But things seemed to unravel for some surprisingly porous Cuban pitching over the next several days, resulting in a pair of shocking losses at the hands of the highly motivated Venezuelans. The sudden Cuban setbacks seemed to put the hosts on the doorstep of a remarkable tournament upset. The initial Venezuelan victory on Sunday (October 13) was a 7-2 drubbing keyed by Manuel Ramirez, who slugged a solo homer that opened the scoring in the second, then later contributed a two-run single in the fourth. National team rookie right-hander Vladimir Banos (Pinar del Rio) opened on the hill for Team Cuba, but the loss was suffered by replacement lefty Yulieski Gonzalez, the bullpen hero of the August Rotterdam tournament. A pair of Habana Province hurlers, Jonder Martinez and Jose garcia, also worked late-inning relief, and a two-run shot by Yoandry Urgelles provided the only two tallies for the losers. Venezuela again surprised the Cubans a day later by a comfortable 5-1 count, this time mainly on the strength of a Sal Torres homer stroked off a delivery from closer Pedro Lazo. Not only had the Cuban pitching gone quite sour, but in this second defeat the normally potent Red Machine lineup managed only four largely harmless base hits against right-hander Marcos Castillo. Had anyone been following these games from USA Baseball (the USA national team)–but most likely they were not–they had to be smiling, with the Cubans suddenly looking anything but invincible in front of a Venezuelan club that also notably handed the Americans their only setback in last summer’s IBAF Americas Region Pre-Olympic Tournament in Havana.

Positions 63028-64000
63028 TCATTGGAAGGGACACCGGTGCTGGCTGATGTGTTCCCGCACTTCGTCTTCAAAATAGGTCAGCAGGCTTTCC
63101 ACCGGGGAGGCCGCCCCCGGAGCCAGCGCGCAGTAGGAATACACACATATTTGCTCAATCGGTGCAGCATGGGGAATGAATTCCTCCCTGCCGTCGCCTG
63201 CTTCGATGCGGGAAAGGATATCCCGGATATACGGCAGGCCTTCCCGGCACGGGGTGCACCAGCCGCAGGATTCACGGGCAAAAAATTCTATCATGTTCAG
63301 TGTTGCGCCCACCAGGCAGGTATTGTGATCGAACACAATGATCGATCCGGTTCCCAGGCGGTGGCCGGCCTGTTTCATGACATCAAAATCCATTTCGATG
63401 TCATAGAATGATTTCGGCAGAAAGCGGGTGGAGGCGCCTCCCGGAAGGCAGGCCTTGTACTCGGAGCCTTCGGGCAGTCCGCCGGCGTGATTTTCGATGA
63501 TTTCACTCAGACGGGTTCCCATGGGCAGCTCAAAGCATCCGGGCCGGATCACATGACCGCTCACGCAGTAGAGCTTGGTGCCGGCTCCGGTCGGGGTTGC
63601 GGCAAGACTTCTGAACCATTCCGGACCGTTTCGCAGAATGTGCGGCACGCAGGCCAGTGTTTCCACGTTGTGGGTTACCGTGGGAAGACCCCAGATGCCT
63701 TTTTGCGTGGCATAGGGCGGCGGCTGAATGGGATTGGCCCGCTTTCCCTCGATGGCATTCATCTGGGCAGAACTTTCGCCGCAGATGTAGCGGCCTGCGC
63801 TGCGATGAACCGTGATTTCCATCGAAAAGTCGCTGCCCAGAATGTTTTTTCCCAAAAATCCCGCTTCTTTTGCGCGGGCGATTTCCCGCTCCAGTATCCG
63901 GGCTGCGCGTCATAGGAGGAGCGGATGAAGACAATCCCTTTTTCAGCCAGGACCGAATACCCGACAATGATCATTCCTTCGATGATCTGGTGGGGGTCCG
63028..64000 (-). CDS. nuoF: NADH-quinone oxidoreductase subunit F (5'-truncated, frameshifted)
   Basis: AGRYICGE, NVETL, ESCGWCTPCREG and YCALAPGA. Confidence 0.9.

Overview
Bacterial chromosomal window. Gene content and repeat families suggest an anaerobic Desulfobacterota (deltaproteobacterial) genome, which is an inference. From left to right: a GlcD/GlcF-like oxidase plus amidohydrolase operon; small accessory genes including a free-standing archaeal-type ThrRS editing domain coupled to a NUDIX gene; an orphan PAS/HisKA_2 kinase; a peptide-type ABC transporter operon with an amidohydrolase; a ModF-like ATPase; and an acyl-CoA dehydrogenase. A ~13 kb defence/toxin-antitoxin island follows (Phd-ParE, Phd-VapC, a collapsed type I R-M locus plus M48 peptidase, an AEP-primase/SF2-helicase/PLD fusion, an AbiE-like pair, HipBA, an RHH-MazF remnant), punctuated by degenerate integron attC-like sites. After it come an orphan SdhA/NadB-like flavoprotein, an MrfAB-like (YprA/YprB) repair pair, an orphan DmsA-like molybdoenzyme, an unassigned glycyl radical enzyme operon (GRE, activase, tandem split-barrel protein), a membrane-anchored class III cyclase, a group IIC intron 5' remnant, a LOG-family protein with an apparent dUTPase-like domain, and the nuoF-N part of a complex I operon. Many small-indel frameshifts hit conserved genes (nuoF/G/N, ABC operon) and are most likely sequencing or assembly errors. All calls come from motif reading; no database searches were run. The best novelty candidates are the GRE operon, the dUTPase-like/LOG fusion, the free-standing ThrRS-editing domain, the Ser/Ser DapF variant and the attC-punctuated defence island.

At the end of a week the now-suddenly competitive ALBA tournament showed the following scoreboard. Games played: Venezuela defeated Colombia 6-1 (Oct. 10); Cuba defeated Colombia 9-0 in 6 innings (Oct. 11); Cuba defeated Venezuela 10-3 (Oct. 12); Venezuela defeated Colombia 15-7 (Oct. 13); Cuba defeated Colombia 21-0 in seven innings (Oct. 14); Venezuela defeated Cuba 7-2 in seven innings (Oct. 14); Venezuela defeated Colombia, with the final score never reported (Oct. 15); Venezuela defeated Cuba 5-1 in seven innings (Oct. 15). Standings: Venezuela (4 wins, 1 loss); Cuba (3 wins, 2 losses); Colombia (0 wins, 5 losses). The stage was now set for a final showdown in Caracas on Wednesday evening between the increasingly confident host Venezuelans and the seemingly dazed but still favored Cubans.